Indeed, that message is being passed down to school officials. The Eagle reached out to school principals to learn what kind of programs are in place in Branford to combat bullying. James O’Connor, principal of Tisko, refused to comment, citing the privacy of his 400 students. Robin Goeler, Walsh principal, did not return the Eagle’s phone calls.
Not every school district confuses student privacy issues with overall policy decisions and programs designed to combat bullying.
The Kerrigan School in West Haven, the Second Step program in Wallingford, the Say Something program in Sandy Hook, and town of Guilford officials were interviewed on WTNH for their programs. Kerrigan’s principal described the school’s Unity Day program where everyone wears orange; classes in bullying prevention are also held. Guilford’s Project Purple is designed to combat drugs, alcohol use, and bullying.
Tisko PTA president Jennifer Guandalini said that the news reports on bullying do not reflect the Tisko community.
Guandalini said that bullying hasn’t been specifically discussed. “It’s not reflective of the community… it’s between her and them,” she said referring to Mrs. Mullen and school officials. Then she enumerated the many good things done by the school.
She described the school’s two-week gratitude campaign, “Look for the Good,” where kids decorated the school in rainbows and expressed things they were thankful for. “It made a huge impact,” she said.
At April’s Board of Education, as part of an update to the district’s Safe School Climate Plan, an expansion to the school’s definition of bullying was discussed.
The definition would be broadened to include attacks against groups of people as well as individuals. The district’s policy also includes specific recommendations in regard to cyberbullying, which it is mandated to investigate per the Safe School Climate Plan.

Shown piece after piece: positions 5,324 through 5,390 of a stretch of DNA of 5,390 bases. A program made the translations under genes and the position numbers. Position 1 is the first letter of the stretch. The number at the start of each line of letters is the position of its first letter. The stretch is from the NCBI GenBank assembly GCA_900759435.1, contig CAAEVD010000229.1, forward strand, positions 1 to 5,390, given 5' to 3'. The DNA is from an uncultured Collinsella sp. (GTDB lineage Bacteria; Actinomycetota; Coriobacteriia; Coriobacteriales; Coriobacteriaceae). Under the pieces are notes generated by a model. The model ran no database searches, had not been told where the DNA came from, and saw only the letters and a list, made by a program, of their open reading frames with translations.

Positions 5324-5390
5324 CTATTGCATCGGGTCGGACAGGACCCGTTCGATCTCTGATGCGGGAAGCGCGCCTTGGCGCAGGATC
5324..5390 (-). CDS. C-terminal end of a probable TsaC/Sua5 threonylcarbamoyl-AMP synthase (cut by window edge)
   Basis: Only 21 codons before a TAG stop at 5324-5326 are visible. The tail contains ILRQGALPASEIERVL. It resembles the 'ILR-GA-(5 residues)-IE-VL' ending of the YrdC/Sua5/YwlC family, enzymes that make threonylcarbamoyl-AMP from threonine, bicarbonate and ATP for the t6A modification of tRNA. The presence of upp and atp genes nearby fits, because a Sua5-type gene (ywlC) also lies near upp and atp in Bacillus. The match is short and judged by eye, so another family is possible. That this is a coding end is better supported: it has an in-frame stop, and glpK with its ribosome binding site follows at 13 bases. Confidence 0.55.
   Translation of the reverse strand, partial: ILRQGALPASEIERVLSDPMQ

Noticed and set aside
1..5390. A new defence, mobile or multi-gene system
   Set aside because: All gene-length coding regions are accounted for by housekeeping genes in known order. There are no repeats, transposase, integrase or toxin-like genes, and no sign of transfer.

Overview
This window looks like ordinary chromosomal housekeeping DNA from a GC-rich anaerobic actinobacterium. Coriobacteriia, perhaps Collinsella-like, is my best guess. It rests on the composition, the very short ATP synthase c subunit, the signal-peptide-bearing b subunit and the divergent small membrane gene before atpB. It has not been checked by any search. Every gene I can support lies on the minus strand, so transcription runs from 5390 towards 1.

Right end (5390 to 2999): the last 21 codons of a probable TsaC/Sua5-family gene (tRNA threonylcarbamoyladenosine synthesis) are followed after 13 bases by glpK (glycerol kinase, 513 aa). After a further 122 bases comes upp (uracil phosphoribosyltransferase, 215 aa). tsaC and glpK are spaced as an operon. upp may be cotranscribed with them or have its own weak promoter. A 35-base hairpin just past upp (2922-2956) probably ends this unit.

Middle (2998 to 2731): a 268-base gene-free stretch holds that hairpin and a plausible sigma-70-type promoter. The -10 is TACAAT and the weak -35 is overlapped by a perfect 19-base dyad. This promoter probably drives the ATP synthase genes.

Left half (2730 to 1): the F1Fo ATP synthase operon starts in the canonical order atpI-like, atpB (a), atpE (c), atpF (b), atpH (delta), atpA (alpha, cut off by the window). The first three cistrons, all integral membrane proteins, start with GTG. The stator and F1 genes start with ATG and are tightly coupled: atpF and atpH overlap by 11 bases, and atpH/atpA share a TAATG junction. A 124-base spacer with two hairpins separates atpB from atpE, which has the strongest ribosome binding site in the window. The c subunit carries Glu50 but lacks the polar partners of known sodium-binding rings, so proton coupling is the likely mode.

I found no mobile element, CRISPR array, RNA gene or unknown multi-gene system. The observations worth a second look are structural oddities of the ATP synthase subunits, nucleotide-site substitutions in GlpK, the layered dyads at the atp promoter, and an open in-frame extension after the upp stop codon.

“We’ve always had a plan,” Hernandez said in response. “We are updating and enhancing it… these are difficult issues.”
What To Do
Bullying among children and teenagers is not a new problem. However, in this era of investigative reporting and access to social media, awareness has increased, but the easy availability to social media adds another layer to the issue.
It raises questions of how to deal with bullying behavior. What is the role of parents in monitoring their child’s behavior and following up on their concerns? How can teachers create an atmosphere of acceptance? What is the role of peer support? And, at the top, how can a superintendent move beyond what is stated in policy to address concerns as they are presented?
There has also been a move toward mindfulness – a basic attention practice that promotes awareness in the present moment – in some schools. It’s a practice that enables students to relax and deal with stress, and hopefully, create greater self awareness.
A new public service spot, “I am a Witness,” is geared toward cyberbullying. Emojis are used to send inspirational messages when bullying is seen online. Its slogan is “I see that and it’s not OK.” The PSA notes that 7 in 10 kids are affected by cyberbullying.
And that doesn’t include encounters on the bus, playground, bathrooms, and in the locker room.
While there are many good team-building programs in Branford schools and a policy in place that states how bullying should be addressed, there appears to be a reluctance to publicly address the problem, forcing parents to seek help beyond the parameters of the district, the Eagle was told.